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Friday, August 14, 2020
NEW DELHI, Jun 22 2012 (IPS) - The seventh G-20 Summit at Los Cabos, Mexico, concluded on Jun. 19 with results that may seem encouraging in the short-term, but embedded with additional risks for the medium and longer-term.
There was a shift of emphasis from fiscal consolidation and macro-economic balancing to promoting growth and employment. This could lead, at least temporarily, to economic recovery and higher growth in the advanced industrialised economies. However, this would also imply further postponing the inescapable need to address the severe structural imbalances that lie at the root of the current global financial and economic crisis. A massive amount of liquidity has already been injected into the global economy. This has not kick-started recovery, as banks remain averse to lending and companies, sitting on huge piles of cash, are wary of investing. Once recovery does commence, there is every danger that all this stored liquidity will unleash an inflationary upsurge.
Quite predictably, the Eurozone crisis dominated the proceedings, just as it had the earlier Cannes G-20 Summit. The difference lies in the greater specificity of measures listed for dealing with the crisis. These include a reference to the EU Fiscal Compact, the establishment of the European Stability Mechanism, the move towards greater banking integration and Eurozone-wide deposit insurance. In line with the shift of emphasis towards growth, the Declaration also refers to the role of the European Investment Bank in promoting growth and financing employment generating projects.
Taken together, these elements reflect greater political pressure on Germany, which has been a champion of austerity and fiscal discipline within the Eurozone. However, German Chancellor Angela Merkel relented on growth only with a parallel commitment to greater European integration and policy coherence.
The EU Summit, scheduled to be held at the end of this month, will give a clearer indication as to whether the move towards greater integration will command consensus and how rapidly it could be implemented. Several countries including France may find it difficult to mobilise domestic political consensus in favour of the loss of sovereignty and autonomous decision-making that further integration would imply.
One could say that the G-20 made an important contribution to boosting international confidence by significantly adding to the rescue funds available to the International Monetary Fund (IMF). Thanks to pledges made by the BRICS countries (India contributed 10 billion dollars), IMF Director-General Christine Lagarde was able to announce an additional 430 billion-dollar increase in IMF reserves. These additional funds, together with the previous augmentation committed by members, give the IMF much more “firepower” to deal with liquidity crises among Eurozone countries as well as others. In this case, the major emerging countries stepped up to the plate. The U.S. was not among the contributors. It is true that the pledges made to increase IMF reserves will make only a marginal impact in view of the scale of the sovereign debts, which have piled up in Eurozone countries. However, taken together with measures announced by the EU itself, the G-20 initiative may contribute to market confidence.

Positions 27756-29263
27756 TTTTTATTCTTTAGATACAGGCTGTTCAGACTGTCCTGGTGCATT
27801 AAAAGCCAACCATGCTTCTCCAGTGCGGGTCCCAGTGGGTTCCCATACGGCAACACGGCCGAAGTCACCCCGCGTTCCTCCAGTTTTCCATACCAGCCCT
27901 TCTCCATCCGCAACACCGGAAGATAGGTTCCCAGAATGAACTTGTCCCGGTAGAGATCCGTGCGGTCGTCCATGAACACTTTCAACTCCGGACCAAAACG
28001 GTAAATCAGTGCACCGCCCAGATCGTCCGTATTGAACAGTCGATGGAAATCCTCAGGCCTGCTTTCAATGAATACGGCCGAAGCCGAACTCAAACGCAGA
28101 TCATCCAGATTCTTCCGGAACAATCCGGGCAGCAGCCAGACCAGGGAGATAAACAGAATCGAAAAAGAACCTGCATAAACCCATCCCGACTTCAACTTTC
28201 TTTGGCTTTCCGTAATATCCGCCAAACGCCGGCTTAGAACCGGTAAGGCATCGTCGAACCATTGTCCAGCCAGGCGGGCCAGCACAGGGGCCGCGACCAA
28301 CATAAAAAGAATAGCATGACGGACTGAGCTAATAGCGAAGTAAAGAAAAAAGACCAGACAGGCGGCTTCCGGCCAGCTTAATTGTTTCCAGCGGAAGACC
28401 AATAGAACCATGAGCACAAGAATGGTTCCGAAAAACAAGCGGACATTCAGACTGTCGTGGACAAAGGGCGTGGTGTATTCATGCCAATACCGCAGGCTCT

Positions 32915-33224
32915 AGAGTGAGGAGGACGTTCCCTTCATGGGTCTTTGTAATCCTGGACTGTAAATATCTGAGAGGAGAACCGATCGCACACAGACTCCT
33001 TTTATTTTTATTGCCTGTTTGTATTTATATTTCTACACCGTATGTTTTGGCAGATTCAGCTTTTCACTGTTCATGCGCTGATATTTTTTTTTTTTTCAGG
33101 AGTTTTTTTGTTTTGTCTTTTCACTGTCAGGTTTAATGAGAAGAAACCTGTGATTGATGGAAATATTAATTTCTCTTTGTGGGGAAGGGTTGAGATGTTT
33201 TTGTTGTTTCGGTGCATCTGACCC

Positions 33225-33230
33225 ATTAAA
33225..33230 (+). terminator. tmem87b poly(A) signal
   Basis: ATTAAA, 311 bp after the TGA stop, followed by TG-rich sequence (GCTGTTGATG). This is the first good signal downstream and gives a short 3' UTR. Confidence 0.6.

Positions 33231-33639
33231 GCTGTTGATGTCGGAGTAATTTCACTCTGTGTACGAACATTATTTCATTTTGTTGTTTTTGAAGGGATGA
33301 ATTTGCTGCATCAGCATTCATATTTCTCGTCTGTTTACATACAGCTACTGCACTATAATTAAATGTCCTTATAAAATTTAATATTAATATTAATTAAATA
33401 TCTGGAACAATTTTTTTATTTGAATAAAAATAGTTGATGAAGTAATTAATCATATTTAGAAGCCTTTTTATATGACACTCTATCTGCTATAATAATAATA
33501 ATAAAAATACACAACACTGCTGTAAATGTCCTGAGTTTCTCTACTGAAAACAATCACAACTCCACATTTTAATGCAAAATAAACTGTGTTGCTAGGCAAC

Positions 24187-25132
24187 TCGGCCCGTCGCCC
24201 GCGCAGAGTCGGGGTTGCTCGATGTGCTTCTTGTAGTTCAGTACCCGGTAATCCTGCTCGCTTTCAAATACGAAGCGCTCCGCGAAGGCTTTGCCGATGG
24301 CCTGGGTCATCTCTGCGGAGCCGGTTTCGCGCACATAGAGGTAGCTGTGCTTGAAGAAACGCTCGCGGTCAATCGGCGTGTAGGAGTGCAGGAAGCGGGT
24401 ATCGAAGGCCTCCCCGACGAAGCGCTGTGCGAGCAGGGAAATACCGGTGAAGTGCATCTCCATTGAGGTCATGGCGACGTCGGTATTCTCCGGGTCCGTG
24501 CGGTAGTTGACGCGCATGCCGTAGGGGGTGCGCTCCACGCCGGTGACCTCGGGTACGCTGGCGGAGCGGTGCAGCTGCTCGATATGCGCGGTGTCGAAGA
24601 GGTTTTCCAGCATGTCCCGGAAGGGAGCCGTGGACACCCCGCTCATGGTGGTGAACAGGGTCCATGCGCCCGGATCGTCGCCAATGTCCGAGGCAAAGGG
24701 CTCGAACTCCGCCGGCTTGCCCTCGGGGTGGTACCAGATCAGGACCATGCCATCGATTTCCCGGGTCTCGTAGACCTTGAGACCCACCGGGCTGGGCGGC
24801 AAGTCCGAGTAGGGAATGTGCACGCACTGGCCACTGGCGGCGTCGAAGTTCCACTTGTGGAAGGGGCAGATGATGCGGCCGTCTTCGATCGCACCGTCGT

In previous Summits, emerging country leaders, but particularly the Indian Prime Minister, have been advocating a significantly increased flow of capital to finance infrastructural development in developing countries. This would promote much needed development in developing countries, while contributing to recovery in developed countries. While this was reflected in the earlier Summit declarations, it finds a more prominent place this time. Since private investment flows are currently depressed, infrastructure development will require increasing the funds available with Multilateral Development Banks to enable increased lending to developing countries. Whether this will happen in practice remains to be seen.
At the Seoul G-20 Summit, a parallel B-20 business summit was convened. At Cannes, an L-20 consisting of representatives of labour and trade union organisations, also met on the sidelines. An interesting departure from earlier meetings was the issue of a joint B-20/L-20 communiqué calling upon G-20 leaders to take urgent and significant steps to promote recovery and employment in the global economy. The unusual coming together of both business and labour representatives reflects the seriousness of the crisis that countries across the world confront today.
Compared to the previous summits in Seoul and Cannes, the Los Cabos meeting appears to have salvaged some of G-20’s credibility as the self-appointed steering committee for global economic governance. What it needs to guard against is the inevitable tendency of such a forum to take on an overloaded agenda and get enmeshed in a forest of technical detail. Its value has been its informal and political character. Its future may depend upon its ability to resist a manifest slide into verbal inanity. Emerging economies have the greater stake in the success of the G-20 and it is up to them to ensure that leaders focus on a more limited agenda and come up with substantive outcomes expressed in brief and simple language. Only then will the rest of the world listen.
* Shyam Saran is a former Foreign Secretary with the Government of India.
He is currently chairman of the Research and Information Systems for Developing Countries (RIS) think-tank and senior fellow at the Centre for Policy Research (CPR) in New Delhi.
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